Acquired immunological imbalance after surgery with cardiopulmonary bypass due to epigenetic over-activation of PU.1/M-CSF

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Background: It has been shown that severe insult to the immune system may trigger prolonged macrophage characteristics associated with excessive release of monocyte colony stimulating factor (M-CSF). However, it is unclear how persistent is the macrophage-like characteristics in circulating monocytes (MO). In this study, 20 patients who underwent non-emergent cardiopulmonary bypass had their monocytes characterized before surgery and 3 months after surgery. Methods: We assessed the macrophage characteristics of MO using cytokine production, surface marker expression, an ability to stimulate T cells, and methylation of the promoter region of the gene encoding PU.1, a critical component to M-CSF production. MO function as well as activation and differentiation potential were longitudinally assessed. Results: At 3 months after cardiopulmonary bypass, monocytes exhibited increased expression of MRP8, transforming growth factor-β/latency-associated peptide, suppressor of cytokine signaling 3 while phagocytic properties were increased. Concomitantly, we observed a decreased expression of CD86, a decreased ability to form regulatory dendritic cells, and a diminished ability to stimulate T cells. These characteristics were accompanied by a persistent increase in the secretion of M-CSF, over-activation of PU.1, and decreased methylation of the PU.1 promoter region. Serum levels of C-reactive protein and anti-cytomegalovirus IgG antibody titers were also elevated in some patients at 3 months after surgery. Conclusions: We concluded that at 3 months after cardiopulmonary bypass, monocytes continued to express a new macrophage-like milieu that was associated with the persistent activation of the PU.1/M-CSF pathway.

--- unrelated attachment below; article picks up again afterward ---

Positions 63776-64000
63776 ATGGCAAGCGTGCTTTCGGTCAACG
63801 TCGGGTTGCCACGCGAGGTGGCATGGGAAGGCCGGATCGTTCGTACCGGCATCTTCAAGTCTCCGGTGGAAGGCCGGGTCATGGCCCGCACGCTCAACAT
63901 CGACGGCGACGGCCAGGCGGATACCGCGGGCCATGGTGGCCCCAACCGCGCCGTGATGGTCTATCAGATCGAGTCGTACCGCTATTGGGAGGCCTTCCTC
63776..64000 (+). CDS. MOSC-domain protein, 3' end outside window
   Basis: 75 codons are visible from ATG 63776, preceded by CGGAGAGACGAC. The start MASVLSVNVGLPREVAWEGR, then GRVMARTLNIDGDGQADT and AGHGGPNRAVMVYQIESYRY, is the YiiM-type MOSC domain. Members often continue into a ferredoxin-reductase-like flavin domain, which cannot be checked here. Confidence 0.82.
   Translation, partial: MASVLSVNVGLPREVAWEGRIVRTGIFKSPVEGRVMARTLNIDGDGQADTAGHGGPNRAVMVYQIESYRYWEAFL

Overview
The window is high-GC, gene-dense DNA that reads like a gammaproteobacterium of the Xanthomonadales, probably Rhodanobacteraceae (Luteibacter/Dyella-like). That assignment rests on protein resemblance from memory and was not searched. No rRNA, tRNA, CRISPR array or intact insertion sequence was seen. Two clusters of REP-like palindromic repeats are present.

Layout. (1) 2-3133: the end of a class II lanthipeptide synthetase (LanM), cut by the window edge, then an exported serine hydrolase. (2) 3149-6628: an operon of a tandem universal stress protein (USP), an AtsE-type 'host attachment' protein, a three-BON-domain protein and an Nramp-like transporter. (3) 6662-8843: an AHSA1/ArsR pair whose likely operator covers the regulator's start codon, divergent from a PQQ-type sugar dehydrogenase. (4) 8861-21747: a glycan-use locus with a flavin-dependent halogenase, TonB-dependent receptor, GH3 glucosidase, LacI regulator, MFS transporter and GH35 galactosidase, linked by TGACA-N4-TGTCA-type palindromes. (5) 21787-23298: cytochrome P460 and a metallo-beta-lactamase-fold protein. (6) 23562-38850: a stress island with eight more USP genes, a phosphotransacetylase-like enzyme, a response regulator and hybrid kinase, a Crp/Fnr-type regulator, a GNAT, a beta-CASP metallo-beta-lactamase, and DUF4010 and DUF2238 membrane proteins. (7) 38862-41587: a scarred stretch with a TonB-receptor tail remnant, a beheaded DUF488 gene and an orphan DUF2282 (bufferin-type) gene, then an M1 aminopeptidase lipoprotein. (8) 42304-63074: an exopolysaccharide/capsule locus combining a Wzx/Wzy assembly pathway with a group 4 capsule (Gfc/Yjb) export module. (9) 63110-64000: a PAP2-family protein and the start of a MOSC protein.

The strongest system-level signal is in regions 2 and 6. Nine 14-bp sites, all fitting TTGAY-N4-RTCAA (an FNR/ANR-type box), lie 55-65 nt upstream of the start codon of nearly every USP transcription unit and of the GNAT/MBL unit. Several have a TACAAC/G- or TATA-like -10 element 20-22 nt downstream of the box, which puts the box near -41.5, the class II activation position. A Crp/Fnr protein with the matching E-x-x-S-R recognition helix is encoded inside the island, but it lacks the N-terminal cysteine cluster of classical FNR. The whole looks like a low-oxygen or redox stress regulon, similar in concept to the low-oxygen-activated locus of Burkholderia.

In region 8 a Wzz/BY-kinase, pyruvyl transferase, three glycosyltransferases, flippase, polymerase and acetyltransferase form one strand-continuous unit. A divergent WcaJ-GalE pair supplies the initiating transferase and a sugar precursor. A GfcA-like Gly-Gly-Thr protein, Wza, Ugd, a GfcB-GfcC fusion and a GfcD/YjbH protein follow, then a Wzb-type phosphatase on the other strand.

Laudanski, K., Zawadka, M., Polosak, J., Modi, J., DiMeglio, M., Gutsche, J., … Puzianowska-Kuznicka, M. (2018). Acquired immunological imbalance after surgery with cardiopulmonary bypass due to epigenetic over-activation of PU.1/M-CSF. Journal of Translational Medicine, 16(1).

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